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Open education – from content to practice

The relationship between shared open educational resources (OERs) and emerging open education practices is a hot topic of debate. Great work within schools, colleges and universities has clearly emerged through either the generation of openly licensed content (a good starting point), or the development of open practice and pedagogy.

A widely accepted framework for practice development is David Wiley’s ‘5 R’s’ (Wiley, 2014).  They stand for Retain (you control what happens to the resources you share) through to Reuse, Revise, Remix and Redistribute. This, in my experience, is a useful concept for teachers who aspire to develop their open practice

Open practice can extend the utility of our academic work within our institution, and even beyond the walls of our universities to a wider community of learners. In the UK, some notable examples include the University of Lincoln ‘Student as Producer’ project where students engaged as co-creators of open content, and the open photography course #Phonar at the University of Coventry which invited public collaboration and led to students working with professional communities as part of their learning.

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Much of the UK activity stemmed from the 2009 – 2012 HEFCE-funded Open Educational Resource programme. Over 85 projects spanned most subject disciplines, and were seminal in building the community of open practitioners that thrives today by bringing them together in an annual conference organised by the Association of Learning Technology (#OERXX). I have reported the reach and impact of the OERs produced by these projects, and of using web marketing techniques to share content online (Rolfe, 2016).

Open practice for life science practicals

My recent work has explored open pedagogies in an attempt to address challenges facing laboratory practical teaching. Practicals are timetabled laboratory events, and it is well documented that teaching staff and technical teams struggle to address the gaps between school and university in terms of laboratory experience, for an ever-increasing number of students (Coward and Gray, 2014). Student criticisms include no buzz, repetitive nature and lack of social engagement (Wilson, Adams and Arkle, 2008).

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So in my experience, what are some of the benefits and challenges of open educational practises in practicals?

Open education projects at De Montfort University included OERs on laboratory skills. Still accessible today via the project website and YouTube, these relatively low quality materials by today’s standards, were popular with students and boosted their confidence before entering the laboratory for the first time: “[Virtual Analytical Laboratory] has been very useful in easing my nerves before lab sessions” (Biomedical Science student, Rolfe, 2009). These resources were then embedded within the timetable with students working through workbooks prior to entering the lab. Soon, students were creating video of their own laboratory work and sharing these either informally with each other through social media, or as part of the project website. The laboratory technical teams also created resources in areas they thought students particularly struggled with. One of the benefits cited by staff was they needed to spend less time repeating basic instructions as students had an overview of the fundamental skills.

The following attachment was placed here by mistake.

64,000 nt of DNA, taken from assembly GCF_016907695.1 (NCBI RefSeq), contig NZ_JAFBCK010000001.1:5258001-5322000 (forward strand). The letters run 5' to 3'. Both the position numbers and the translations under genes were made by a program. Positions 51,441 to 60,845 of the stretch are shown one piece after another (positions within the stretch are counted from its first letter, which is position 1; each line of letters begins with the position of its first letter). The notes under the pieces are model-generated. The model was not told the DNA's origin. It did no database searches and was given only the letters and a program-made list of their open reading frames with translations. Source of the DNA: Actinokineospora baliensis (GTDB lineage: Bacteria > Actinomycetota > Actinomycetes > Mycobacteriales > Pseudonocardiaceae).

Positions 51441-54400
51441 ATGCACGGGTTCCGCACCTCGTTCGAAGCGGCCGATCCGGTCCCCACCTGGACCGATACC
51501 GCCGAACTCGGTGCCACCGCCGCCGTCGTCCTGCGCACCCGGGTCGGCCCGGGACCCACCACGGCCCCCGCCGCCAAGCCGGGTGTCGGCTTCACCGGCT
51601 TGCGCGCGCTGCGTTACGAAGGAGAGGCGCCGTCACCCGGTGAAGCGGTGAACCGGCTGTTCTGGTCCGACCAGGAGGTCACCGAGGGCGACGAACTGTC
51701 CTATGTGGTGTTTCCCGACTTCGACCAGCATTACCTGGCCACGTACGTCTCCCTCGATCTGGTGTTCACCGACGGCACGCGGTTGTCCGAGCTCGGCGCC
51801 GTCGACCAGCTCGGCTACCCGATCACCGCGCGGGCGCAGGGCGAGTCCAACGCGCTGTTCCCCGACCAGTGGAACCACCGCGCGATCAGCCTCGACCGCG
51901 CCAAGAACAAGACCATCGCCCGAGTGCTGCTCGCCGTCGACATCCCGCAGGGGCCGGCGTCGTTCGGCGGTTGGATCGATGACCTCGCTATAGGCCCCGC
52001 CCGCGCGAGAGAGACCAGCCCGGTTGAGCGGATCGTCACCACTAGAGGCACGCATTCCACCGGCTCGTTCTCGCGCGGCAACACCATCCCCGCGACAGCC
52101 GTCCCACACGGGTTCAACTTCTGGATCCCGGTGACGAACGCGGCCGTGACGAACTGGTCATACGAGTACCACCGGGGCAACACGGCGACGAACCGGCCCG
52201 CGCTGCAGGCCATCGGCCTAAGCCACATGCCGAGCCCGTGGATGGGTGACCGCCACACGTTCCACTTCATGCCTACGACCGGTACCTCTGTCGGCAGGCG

Other applications of open education included students accessing resources by QR codes at different workstations to introduce them to different techniques, which helped to cater for large student numbers in the lab in a more effective way. Students were also engaged in producing multiple-choice assessment questions, later shared as OERs accompanying resources on the project website.

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Longer term, open education led to changes to the learning culture itself, with students taking control and implementing their own ideas, such as photographing histology images using iPhones for sharing as OER on the Google service Picasa, and later a Facebook discussion group. Some of the lasting impact of this work is the cross-university interest it generated – for example technology and arts students becoming interested in science projects, and the OER being available globally to support informal and formal learning, providing new insights and perspectives for students (Rolfe, 2016).

As more evidence is gathered as to the benefits and uses of OER and open practices, a new theoretical basis for open practical pedagogies may emerge. What is important is that we continue to openly share our case studies of teaching practice to build a fuller picture. That way, larger communities of teachers can grow and benefit:

“It has changed my practice in terms of whenever I’m doing anything I think how could this be an OER or how could it supplement what I’m doing”. (Microbiology lecturer).


Read the full-length version of this article in our magazine, Physiology News.

References

Coward, K., and Gray, J. V., 2014. Audit of Practical Work Undertaken Accessed 12 May 2017].

Rolfe, V., 2009. Development of a Virtual Analytical Laboratory (VAL) multimedia resource to support student transition to laboratory science at university. HEA Bioscience Case Study. pp. 1-5.

Rolfe, V., 2016.  Web Strategies for the Curation and Discovery of Open Educational Resources. Open Praxis, 8(4). [Accessed 12 May 2017].

Wiley, D., 2014. The Access Compromise and the 5th R. [online] [Accessed 12 May 2017].

Wilson, J., Adams, D. J. and Arkle, S., 2008. 1st Year Practicals–their role in developing future Bioscientists. Leeds, the Higher education Academy Centre for Bioscience. [online] [Accessed 12 May 2017].